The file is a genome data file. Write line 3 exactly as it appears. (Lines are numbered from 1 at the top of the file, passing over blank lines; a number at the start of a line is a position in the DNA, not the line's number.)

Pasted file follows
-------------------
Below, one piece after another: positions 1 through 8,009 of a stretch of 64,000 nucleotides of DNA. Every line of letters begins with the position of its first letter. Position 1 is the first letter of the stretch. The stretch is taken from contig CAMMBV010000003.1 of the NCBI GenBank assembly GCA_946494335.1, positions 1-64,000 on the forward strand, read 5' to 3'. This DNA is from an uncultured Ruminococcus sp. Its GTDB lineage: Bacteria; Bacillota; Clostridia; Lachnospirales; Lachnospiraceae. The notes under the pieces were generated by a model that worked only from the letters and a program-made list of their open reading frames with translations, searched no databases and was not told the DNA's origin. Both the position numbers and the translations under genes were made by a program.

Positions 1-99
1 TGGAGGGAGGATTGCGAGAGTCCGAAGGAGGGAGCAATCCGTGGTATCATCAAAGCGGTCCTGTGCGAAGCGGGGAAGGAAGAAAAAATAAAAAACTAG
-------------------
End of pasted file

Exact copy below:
1 TGGAGGGAGGATTGCGAGAGTCCGAAGGAGGGAGCAATCCGTGGTATCATCAAAGCGGTCCTGTGCGAAGCGGGGAAGGAAGAAAAAATAAAAAACTAG